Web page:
How are key African mining sectors driving (or ignoring) the pursuit of local content? We explore how they are progressing below.
For a few years now many of our remote African mining clients have been reporting that they are focused on local content. So what is local content, and how has the pursuit of ‘best practice’ local content strategy been unfolding across Africa?
The simple definition for local content is that it’s a strategy to source items from local suppliers wherever possible. It came about because of the long-held perception that mining companies were mostly procuring their goods abroad, denying local suppliers of business to boost local economic development.
Moving towards local content has clear socio-economic benefits such as aiding regeneration, improving local skills and reducing unemployment. It can also help to support environmental initiatives such as reducing pollution and carbon emissions by reducing mileage. Sounds like a win-win doesn’t it?
Well, unfortunately there are some big challenges, and they can’t be ignored. Local sourcing is important but it’s not always the easiest option. A shortage of skilled people, quality products, social unrest and financial constraints are just some of the issues that can arise. Often, the use of a local supplier is simply adding an extra point into the supply chain, without adding any value. This is because typically manufacturing is still taking place abroad for many products.
For example, a mining company makes a commitment to buy uniforms from a local supplier. Previously they were probably purchasing from a large global distributor who was able to receive the items direct from the factory. So, the local supplier will most likely be buying from that same global distributor. So an extra step, an extra margin and the added risk that the local supplier may not be equipped to hold enough stock locally.
So, for miners operating in Africa, the big challenge is to assess how they can drive the most value from using local suppliers in their supply chain, while maintaining high levels of quality assurance. AngloAmerican has shown how they seek to tackle this challenge in this overview.
So how has Africa been responding?
Well in Ghana the Chamber of Mines announced the launch of an online portal helping them to enhance the implementation of their local content regulations. Ghana seems to be a front runner for local content with the president of the Chamber of Mines confirming that, “in 2015, the mining industry achieved about 73 per cent of its planned local purchases per the local content regulations.”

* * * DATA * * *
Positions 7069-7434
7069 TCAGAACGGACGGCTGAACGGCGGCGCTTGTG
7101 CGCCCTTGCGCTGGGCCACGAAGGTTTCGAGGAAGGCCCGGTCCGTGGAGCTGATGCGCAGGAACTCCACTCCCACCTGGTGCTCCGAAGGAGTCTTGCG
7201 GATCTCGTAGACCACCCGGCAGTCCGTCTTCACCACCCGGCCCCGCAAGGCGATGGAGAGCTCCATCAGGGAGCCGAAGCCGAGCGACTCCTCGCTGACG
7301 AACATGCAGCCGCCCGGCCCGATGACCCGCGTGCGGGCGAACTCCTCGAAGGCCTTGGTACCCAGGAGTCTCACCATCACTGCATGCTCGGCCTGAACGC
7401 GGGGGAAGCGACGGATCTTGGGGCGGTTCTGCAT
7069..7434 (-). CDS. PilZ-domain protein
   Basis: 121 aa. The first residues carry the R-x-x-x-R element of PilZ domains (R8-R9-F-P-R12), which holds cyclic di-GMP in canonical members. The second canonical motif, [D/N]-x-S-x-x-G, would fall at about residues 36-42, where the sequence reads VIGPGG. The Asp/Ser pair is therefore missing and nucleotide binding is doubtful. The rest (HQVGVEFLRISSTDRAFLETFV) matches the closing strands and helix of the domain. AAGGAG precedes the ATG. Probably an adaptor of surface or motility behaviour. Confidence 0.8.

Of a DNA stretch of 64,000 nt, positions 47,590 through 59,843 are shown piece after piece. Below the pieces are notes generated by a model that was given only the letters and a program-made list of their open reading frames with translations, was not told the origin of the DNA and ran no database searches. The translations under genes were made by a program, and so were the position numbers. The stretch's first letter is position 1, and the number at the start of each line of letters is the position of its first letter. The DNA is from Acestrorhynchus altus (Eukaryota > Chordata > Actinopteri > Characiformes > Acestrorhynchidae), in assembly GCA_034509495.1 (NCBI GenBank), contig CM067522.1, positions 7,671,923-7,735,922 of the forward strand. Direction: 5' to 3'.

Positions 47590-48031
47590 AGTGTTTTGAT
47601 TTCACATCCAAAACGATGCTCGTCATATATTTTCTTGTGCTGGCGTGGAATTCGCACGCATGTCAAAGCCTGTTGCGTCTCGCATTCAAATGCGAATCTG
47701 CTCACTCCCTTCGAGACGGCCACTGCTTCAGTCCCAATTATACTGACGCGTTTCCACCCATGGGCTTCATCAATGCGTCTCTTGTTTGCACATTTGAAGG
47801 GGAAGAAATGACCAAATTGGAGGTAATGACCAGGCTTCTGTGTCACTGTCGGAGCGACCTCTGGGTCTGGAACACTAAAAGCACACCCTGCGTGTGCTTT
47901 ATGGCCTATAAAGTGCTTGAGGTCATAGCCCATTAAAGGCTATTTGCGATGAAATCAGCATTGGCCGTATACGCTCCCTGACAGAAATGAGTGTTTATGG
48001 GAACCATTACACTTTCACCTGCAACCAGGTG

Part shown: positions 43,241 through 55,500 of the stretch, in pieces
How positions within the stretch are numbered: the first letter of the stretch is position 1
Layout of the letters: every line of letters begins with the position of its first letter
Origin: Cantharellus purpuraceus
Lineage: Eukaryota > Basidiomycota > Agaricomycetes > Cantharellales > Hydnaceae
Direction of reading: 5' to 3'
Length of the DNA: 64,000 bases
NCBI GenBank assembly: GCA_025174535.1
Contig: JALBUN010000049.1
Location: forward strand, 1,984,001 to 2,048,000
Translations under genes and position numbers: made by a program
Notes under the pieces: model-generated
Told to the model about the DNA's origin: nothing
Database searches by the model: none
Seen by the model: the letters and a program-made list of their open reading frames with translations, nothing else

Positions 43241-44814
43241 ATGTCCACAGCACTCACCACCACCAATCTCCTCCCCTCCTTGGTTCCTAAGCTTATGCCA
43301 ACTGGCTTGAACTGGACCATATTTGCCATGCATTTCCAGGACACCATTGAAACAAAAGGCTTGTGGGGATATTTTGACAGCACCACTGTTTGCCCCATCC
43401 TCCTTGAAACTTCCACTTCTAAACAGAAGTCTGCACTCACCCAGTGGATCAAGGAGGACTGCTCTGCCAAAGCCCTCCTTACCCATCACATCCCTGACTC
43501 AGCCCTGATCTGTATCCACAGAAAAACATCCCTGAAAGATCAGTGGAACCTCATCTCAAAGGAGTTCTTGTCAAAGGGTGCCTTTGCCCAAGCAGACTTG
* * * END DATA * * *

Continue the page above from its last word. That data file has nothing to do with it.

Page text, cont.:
In South Africa, it has been the biggest mining players leading the charge, like Anglo American who launched a small business initiative.
In Zambia, the government has revealed plans to come up with a local content strategy aimed at encouraging mining firms to buy equipment and other supplies from local firms. It was stated that the entity who holds shares on all mining firms on behalf of the government only spent 4% of US2.8 billion procurement spend locally.
In Sierra Leone, this month John Sisay, former Chief Executive Officer of Sierra Rutile and presidential hopeful of the All Peoples Congress (APC), confirmed his position as a champion of the local content policy. The local content policy in Sierra Leone was passed into law in March 2016 and is designed to address the rate of unemployment, giving way to sierra Leoneans to take the front role in business in the country.
By contrast, Nigeria’s efforts are hindered by the insufficient capacity of local suppliers to meet targets and the unavailability of skills. Tanzania also suffers from decades of bad policies and dubious mining contracts so the government has some way to go according to the latest analysis.
This is just a handful of the African countries where mining is a dominant feature, but it’s clear that progress is still somewhat ‘hit-and-miss’ across these. It will be interesting to take another look in a few more years to assess how much further they have come.
At Winchester Supply we are fortunate to be working alongside companies and partners who are committed to local content. We have seen some great results from our local partners in Ghana who have been supplying our BROQ workwear to local miners. Get in touch to learn more.